5 things to look out for in your first payslip
You’ve put in the hard work and it’s time for you to reap the reward. Whether it’s your first payslip or your hundredth, you should always pay close attention to your payslip to ensure you’re receiving everything you’re entitled to.
You’ll typically receive your payslip from your employer a few days before pay day. We spoke to a tax and accounting expert, Simon Kaye, who shared his top tips on what you should look out for on your payslip to ensure you’re receiving everything you’re entitled to.
1. Your gross pay
If, like the majority of salaried employees, you’re paid monthly, the gross pay figure on your payslip will typically be a twelfth of the salary that you agreed to in your employment contract.
2. PAYE tax and National Insurance
You may be left wondering why your salary never quite matches the money that ends up in your bank account. As a graduate entering the work force, you’re likely to be earning enough to have to pay tax on your income.
For the tax year that started on the 6th April 2019, the personal allowance (the amount of income you can receive tax-free) is £12,500, and anything you earn above the personal allowance (up to £50,000) will be taxed at 20%. If you’re lucky enough to be earning over £50,000, anything in excess of £50k will be taxed at 40%.
“Now I’ve been taxed, I get to keep the rest... right?” not quite! Aside from the tax, you’ll see a deduction of national insurance from your pay, which works out as roughly 2% of anything you earn over around £1,000.
3. Your tax code
You’ll also find a tax code on your payslip which is what HMRC use to determine how much of your hard-earned cash is deducted as tax. Tax codes can get complicated pretty quickly, but if your employment is your only income - and you earn less than £100,000 – your tax code is probably going to be 1250L for the 2019/20 tax year.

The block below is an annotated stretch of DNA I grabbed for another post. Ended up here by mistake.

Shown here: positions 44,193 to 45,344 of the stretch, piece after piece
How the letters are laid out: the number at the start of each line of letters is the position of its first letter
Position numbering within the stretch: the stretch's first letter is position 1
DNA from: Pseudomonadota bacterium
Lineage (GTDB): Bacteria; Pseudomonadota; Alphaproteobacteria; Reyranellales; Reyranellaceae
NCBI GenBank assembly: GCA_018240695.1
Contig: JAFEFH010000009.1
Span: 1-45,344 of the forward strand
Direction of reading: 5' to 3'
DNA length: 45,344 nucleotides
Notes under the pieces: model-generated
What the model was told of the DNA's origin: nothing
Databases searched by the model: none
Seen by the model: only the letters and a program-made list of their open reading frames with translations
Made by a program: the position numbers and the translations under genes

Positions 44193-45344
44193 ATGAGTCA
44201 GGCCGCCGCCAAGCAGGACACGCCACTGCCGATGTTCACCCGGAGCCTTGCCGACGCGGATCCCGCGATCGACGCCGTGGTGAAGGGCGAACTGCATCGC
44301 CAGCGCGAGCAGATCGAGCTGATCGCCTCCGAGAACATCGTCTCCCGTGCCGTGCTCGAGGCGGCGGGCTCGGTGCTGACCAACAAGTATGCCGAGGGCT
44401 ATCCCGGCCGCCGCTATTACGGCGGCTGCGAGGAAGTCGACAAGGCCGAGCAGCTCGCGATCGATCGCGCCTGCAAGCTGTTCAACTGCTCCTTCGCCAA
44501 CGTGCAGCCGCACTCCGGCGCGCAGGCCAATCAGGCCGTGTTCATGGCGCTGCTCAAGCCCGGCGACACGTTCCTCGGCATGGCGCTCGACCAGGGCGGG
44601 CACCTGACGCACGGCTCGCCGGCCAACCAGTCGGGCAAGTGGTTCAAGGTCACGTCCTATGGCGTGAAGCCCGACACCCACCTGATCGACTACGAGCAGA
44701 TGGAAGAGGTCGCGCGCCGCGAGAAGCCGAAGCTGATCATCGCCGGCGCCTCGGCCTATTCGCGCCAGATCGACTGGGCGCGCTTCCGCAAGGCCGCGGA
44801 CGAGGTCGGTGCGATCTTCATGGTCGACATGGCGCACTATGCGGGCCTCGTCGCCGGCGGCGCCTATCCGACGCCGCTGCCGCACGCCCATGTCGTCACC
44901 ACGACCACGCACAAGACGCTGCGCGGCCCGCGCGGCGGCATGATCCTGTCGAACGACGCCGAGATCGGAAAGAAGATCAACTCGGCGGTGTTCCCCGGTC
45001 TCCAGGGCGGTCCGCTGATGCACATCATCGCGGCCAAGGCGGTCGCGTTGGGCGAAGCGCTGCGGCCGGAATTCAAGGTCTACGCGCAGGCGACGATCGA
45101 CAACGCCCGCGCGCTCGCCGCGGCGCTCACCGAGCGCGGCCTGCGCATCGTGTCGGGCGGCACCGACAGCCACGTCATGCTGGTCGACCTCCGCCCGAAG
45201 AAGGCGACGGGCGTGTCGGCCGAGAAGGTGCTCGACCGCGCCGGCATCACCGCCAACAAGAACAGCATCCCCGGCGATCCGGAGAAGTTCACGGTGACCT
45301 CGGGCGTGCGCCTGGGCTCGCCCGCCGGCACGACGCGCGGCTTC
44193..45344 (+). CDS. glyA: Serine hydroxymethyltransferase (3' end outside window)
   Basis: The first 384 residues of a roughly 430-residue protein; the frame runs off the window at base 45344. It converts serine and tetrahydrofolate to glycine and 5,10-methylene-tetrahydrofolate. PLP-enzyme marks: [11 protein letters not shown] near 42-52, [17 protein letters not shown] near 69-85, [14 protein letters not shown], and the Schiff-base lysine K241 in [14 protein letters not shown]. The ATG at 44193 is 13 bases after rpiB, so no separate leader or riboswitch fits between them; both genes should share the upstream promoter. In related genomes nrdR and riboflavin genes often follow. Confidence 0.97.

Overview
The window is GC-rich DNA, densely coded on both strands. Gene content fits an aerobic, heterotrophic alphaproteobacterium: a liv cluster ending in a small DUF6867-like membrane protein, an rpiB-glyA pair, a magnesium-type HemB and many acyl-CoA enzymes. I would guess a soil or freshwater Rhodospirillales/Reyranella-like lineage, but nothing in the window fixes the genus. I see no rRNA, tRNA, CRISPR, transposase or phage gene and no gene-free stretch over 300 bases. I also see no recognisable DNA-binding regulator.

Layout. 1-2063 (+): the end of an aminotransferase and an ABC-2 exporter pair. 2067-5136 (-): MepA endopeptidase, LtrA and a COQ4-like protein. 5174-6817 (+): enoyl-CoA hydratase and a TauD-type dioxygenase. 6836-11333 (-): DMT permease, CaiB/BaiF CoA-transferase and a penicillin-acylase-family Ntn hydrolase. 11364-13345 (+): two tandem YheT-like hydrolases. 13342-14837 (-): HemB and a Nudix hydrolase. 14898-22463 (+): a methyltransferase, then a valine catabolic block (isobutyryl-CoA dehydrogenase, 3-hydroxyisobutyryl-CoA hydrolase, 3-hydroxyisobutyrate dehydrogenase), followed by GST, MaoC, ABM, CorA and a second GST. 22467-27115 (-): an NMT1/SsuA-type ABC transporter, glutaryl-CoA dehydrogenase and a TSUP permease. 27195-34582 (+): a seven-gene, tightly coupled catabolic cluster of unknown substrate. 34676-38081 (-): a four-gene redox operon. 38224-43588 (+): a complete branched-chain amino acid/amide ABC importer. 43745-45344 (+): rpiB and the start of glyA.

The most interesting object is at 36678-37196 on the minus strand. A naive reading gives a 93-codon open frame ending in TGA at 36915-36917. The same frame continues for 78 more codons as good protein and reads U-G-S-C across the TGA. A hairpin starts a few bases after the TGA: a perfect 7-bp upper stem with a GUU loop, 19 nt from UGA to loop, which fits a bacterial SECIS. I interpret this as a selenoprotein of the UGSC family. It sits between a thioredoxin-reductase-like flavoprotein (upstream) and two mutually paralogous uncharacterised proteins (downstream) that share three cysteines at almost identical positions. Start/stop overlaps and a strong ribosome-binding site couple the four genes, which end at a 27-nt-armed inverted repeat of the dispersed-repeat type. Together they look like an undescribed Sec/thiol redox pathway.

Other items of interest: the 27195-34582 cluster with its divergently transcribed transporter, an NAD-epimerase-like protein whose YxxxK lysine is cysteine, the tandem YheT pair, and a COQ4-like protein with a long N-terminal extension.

HMRC don’t always get tax codes right – or rather, they don’t have all the information they need to give you the right tax code – codes like ‘0T’, or ‘BR’ are emergency tax codes that HMRC use to when they can’t be sure what tax code you need.
If you have an emergency tax code, you may find that you’ve been paying too much tax and will no doubt want that money back! In most cases, a quick phone call to HMRC’s helpline is all it takes to claim back any overpaid tax, or if you’re not too sure you can always speak to an accountant.
If you have more than one source of income (for example some rental or investment income), getting your tax code right can be even more important and can cause unexpected surprises at the end of the tax year. If you’re ever in doubt about your tax affairs you’ll definitely want to speak to an accountant, and you might find that having good accountant is more helpful than you first thought!
4. Other Figures and Deductions
You may find other deductions from your net pay, for things like:
Student Loans: depending on how much you earn, and when you started your degree, you may see student loan repayments deducted from your net pay. If you started your degree after 2012, you'll only start paying back your student loan if you're earning over £25,716.
Pension: New laws on pension contributions mean that you'll see 8% of your net pay go towards your pension (although your employer will be putting in at least 3%). Whilst it might be disheartening to know that you won't see that money again for a long time, this is a well-needed nudge towards saving for retirement, and the money you invest now should be worth a lot more in the long run!
5. Your net pay
The government have had their cut, now you get yours. The all-important net pay should be the figure that reaches your bank account at the end of the month.
Don’t leave it to your employer to make sure you’re getting the right amount! It’s always worth checking that the amount on your payslip has been paid into your account. Simon Kaye is a Director of Lopian Gross Barnett & Co., an independent chartered accountants and financial advisory firm based in Manchester. For further information, visit http://www.lopiangb.co.uk/. You can contact HMRC on 0300 200 3300.